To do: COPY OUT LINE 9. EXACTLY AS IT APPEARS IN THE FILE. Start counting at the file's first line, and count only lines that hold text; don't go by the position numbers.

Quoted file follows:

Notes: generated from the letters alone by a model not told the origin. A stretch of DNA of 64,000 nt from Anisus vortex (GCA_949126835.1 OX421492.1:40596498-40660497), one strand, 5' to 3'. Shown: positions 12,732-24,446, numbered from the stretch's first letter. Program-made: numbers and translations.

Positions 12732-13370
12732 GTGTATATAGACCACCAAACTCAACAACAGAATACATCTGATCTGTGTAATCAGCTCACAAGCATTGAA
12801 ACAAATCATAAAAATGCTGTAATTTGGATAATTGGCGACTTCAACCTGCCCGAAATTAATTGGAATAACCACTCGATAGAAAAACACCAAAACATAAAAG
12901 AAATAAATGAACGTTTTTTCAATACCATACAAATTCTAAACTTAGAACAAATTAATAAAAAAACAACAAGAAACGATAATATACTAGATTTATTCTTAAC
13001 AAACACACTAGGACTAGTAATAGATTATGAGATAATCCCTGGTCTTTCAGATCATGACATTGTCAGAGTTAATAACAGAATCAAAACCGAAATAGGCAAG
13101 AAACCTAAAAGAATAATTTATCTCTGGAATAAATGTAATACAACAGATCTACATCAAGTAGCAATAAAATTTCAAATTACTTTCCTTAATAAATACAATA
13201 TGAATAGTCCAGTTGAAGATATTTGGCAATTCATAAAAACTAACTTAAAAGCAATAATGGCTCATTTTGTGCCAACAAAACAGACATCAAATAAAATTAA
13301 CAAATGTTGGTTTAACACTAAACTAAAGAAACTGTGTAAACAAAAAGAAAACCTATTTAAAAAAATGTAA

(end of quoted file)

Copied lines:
13301 CAAATGTTGGTTTAACACTAAACTAAAGAAACTGTGTAAACAAAAAGAAAACCTATTTAAAAAAATGTAA